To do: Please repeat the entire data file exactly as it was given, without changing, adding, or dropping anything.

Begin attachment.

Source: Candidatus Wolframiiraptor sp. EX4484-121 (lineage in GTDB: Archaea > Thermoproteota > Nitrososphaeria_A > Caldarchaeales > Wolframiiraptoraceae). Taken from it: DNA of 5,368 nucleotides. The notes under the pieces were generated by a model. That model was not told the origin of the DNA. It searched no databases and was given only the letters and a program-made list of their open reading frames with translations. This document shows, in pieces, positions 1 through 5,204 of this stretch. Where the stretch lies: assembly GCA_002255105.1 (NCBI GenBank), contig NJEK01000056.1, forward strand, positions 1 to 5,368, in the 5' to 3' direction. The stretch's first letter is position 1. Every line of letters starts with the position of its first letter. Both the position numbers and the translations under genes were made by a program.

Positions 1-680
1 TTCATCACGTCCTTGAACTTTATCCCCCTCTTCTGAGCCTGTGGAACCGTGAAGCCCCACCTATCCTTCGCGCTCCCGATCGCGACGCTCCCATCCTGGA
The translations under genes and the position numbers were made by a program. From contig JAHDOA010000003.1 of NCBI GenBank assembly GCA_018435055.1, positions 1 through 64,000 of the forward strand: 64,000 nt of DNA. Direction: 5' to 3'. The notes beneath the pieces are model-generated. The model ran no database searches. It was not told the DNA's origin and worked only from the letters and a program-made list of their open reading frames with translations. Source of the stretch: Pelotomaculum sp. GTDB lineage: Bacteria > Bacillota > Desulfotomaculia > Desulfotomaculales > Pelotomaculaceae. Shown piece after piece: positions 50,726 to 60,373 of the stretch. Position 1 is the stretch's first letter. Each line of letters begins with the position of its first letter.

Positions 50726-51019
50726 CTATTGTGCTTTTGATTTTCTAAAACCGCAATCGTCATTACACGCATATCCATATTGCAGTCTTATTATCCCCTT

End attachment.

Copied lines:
Source: Candidatus Wolframiiraptor sp. EX4484-121 (lineage in GTDB: Archaea > Thermoproteota > Nitrososphaeria_A > Caldarchaeales > Wolframiiraptoraceae). Taken from it: DNA of 5,368 nucleotides. The notes under the pieces were generated by a model. That model was not told the origin of the DNA. It searched no databases and was given only the letters and a program-made list of their open reading frames with translations. This document shows, in pieces, positions 1 through 5,204 of this stretch. Where the stretch lies: assembly GCA_002255105.1 (NCBI GenBank), contig NJEK01000056.1, forward strand, positions 1 to 5,368, in the 5' to 3' direction. The stretch's first letter is position 1. Every line of letters starts with the position of its first letter. Both the position numbers and the translations under genes were made by a program.

Positions 1-680
1 TTCATCACGTCCTTGAACTTTATCCCCCTCTTCTGAGCCTGTGGAACCGTGAAGCCCCACCTATCCTTCGCGCTCCCGATCGCGACGCTCCCATCCTGGA
The translations under genes and the position numbers were made by a program. From contig JAHDOA010000003.1 of NCBI GenBank assembly GCA_018435055.1, positions 1 through 64,000 of the forward strand: 64,000 nt of DNA. Direction: 5' to 3'. The notes beneath the pieces are model-generated. The model ran no database searches. It was not told the DNA's origin and worked only from the letters and a program-made list of their open reading frames with translations. Source of the stretch: Pelotomaculum sp. GTDB lineage: Bacteria > Bacillota > Desulfotomaculia > Desulfotomaculales > Pelotomaculaceae. Shown piece after piece: positions 50,726 to 60,373 of the stretch. Position 1 is the stretch's first letter. Each line of letters begins with the position of its first letter.

Positions 50726-51019
50726 CTATTGTGCTTTTGATTTTCTAAAACCGCAATCGTCATTACACGCATATCCATATTGCAGTCTTATTATCCCCTT